On the other hand, cycling shorts won’t flap in the wind like other clothes, giving you a quieter and more aerodynamic ride. The lighter weight will drag you down less as you pedal, especially on hills. The more aero fit of cycling clothes will allow the wind to slip over you more efficiently, reducing drag from the air that slows you down. You’ll go faster with less effort. 

7. Allows You to Ride Longer 

Although nothing is a substitute for hearty training to help you ride longer, having suitable chamois shorts is a definite plus. Since you’ll be more comfortable in the saddle, you’ll be able to ride longer and faster. 

Sit bone pain, chafing, saddle sores, overheating, and general discomfort from wearing the wrong types of clothes can make you cut your ride short. But when you are comfortable and not encumbered by heavy clothes, you’ll be able to ride and ride. 

8. Reduces Recovery Time

Cycling shorts are snug and offer a compression fit. Some people find that this compression helps with circulation and supports muscles. Combined with less pain and soreness from chafing, you’ll have a shorter time recovering off the bike so you can get back out there sooner. 

While all of the benefits of cycling shorts are terrific, there are a few downsides to wearing them.  

4 Downsides to Wearing Cycling Shorts

1. Only Comfortable While Cycling 

Cycling shorts feel great when you are on the bike, but they’re not so comfy when you’re not riding. For example, if you’re going to be riding to dinner, walking around a museum, or doing other activities, you might feel pretty uncomfortable in your chamois. 

A chamois can feel a little bulky in the backside, like a diaper. You’ll appreciate it while you are riding, but when you’re not riding, you don’t really want to wear one. 

2. Annoying to Put On for Short Rides

It takes a bit of work to put on your cycling shorts. It’s kind of like putting on a pair of pantyhose – you squish up the leg and squeeze into one side. Then repeat, all the while making sure all the right pieces are in all the right spots. You might have to do a little dance to get them up! 

If you’re just going for a quick little ride, it might be annoying to spend all the time and effort just to put on your cycling shorts. You might prefer street clothes, instead. 

3. Can Be Unflattering

There’s no hiding in a pair of cycling shorts. All of your lumps, bumps and other parts that you might otherwise hide are quite visible because these kinds of shorts are highly form-fitting. Plus, the large bulge of foam that covers your derriere is quite a sight to the uninitiated, making them appear rather unflattering. You’ll likely feel a bit conspicuous the first few times you wear your bike shorts in public. 

4. Expensive

Simply put, bike shorts aren’t cheap. You can easily spend upwards of $200 for a single pair of good-quality cycling shorts. That’s a significant investment to save your backside, especially if you don’t ride a lot. If you don’t usually spend that much on clothes to wear every day, would you consider spending that much on bike clothes?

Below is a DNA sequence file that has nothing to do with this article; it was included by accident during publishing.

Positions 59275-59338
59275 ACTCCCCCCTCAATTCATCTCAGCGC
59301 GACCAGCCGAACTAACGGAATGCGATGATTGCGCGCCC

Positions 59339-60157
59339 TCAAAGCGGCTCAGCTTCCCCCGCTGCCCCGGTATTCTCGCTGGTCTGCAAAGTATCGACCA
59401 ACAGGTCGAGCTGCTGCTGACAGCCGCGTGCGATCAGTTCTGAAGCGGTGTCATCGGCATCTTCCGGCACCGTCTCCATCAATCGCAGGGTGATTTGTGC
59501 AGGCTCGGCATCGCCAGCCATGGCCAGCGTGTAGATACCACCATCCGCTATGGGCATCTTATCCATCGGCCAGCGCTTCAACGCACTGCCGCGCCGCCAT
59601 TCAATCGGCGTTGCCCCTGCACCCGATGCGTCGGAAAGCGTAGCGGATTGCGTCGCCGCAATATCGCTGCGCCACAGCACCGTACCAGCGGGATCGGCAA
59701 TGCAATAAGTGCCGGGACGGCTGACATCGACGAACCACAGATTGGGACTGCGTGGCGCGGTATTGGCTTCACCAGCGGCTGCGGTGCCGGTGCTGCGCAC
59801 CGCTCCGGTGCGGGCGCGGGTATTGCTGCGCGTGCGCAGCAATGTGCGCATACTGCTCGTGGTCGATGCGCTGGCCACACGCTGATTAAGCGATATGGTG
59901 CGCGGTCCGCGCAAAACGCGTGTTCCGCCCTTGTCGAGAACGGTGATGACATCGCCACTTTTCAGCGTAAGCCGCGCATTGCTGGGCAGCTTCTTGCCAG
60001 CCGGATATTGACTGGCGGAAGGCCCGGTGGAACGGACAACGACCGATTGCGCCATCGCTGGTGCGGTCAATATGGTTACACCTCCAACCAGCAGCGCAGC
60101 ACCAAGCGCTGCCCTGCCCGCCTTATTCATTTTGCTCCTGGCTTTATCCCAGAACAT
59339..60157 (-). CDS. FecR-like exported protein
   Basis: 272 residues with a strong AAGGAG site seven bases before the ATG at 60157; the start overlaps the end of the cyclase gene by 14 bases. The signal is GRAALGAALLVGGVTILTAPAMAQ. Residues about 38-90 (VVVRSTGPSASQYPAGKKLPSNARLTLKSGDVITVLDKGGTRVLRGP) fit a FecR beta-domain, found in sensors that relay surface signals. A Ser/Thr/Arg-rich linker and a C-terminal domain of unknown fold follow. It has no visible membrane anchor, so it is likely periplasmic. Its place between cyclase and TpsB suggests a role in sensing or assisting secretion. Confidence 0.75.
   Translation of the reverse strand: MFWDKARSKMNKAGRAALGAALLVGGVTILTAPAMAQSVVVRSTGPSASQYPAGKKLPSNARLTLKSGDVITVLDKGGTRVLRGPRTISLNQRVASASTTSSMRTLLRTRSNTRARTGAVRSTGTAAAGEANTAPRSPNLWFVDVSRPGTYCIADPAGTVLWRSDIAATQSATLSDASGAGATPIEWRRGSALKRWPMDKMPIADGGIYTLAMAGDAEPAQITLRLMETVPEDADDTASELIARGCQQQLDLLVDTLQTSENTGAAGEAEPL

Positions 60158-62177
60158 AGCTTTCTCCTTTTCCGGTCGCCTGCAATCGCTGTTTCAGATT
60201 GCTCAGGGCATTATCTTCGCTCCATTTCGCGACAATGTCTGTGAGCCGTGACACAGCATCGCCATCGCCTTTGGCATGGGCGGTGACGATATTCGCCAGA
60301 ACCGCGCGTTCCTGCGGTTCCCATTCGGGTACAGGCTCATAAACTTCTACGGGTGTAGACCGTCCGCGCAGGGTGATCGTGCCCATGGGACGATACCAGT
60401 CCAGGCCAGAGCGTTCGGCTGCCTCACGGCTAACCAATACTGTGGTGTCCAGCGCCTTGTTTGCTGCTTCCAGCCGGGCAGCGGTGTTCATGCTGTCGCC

If you’re still undecided about cycling shorts, you can see below how the pros of wearing them outweigh the cons. 

Pros and Cons of Cycling Shorts

Pros of Wearing Cycling ShortsCons of Wearing Cycling Shorts
Reduces butt sorenessOnly comfortable while cycling
Reduces chafingAnnoying to put on for short rides
Improves breathabilityCan be unflattering
Wicks sweat and dries quicklyExpensive
Prevents snagging 
Increases speed/reduces effort 
Allows you to ride longer 
Reduces recovery time 

Who Should Wear Cycling Shorts?

After reading the pros and cons of cycling shorts, you might be wondering who should wear cycling shorts and if you they are really for you. If you’re just tooling around the block or heading for the nearest ice cream shop, you probably don’t need to wear cycling shorts. But there are times when you definitely want wear them. In general… 

Always wear your cycling shorts if you are: 

  • Riding more than 5 miles on the road (or any distance that causes your backside discomfort)
  • Riding with a group of road cyclists, no matter the event
  • Riding an indoor trainer for any amount of time or distance
  • Riding when the temperature is hot, or conditions aren’t great 

You might not need to wear cycling shorts if you are: 

  • Taking a short spin around your neighborhood
  • Heading to the ice cream shop or an event where you need to wear street clothes 

Are Cycling Shorts Worth the Money?

Cycling shorts, although expensive, are definitely worth the money if you ride enough. They’ll save you a lot of discomfort and soreness, which can cause time off the bike, doctor bills, and other problems. If you think of cycling shorts as an investment in your overall health and fitness, you’ll be more likely to get yourself a quality pair that will keep you riding faster, longer, and happier. Cycling shorts really do make a big difference.

Ever wondered why cycling shorts are black? Then check out our article about the reasons and benefits of black cycling shorts.


JJ here - I've spent a lot of time on a bike, including completing the 3,000+ mile Southern Tier Route (CA to FL). I started Cycling Beast to "demystify" cycling topics, and to help people overcome roadblocks and level-up their skills.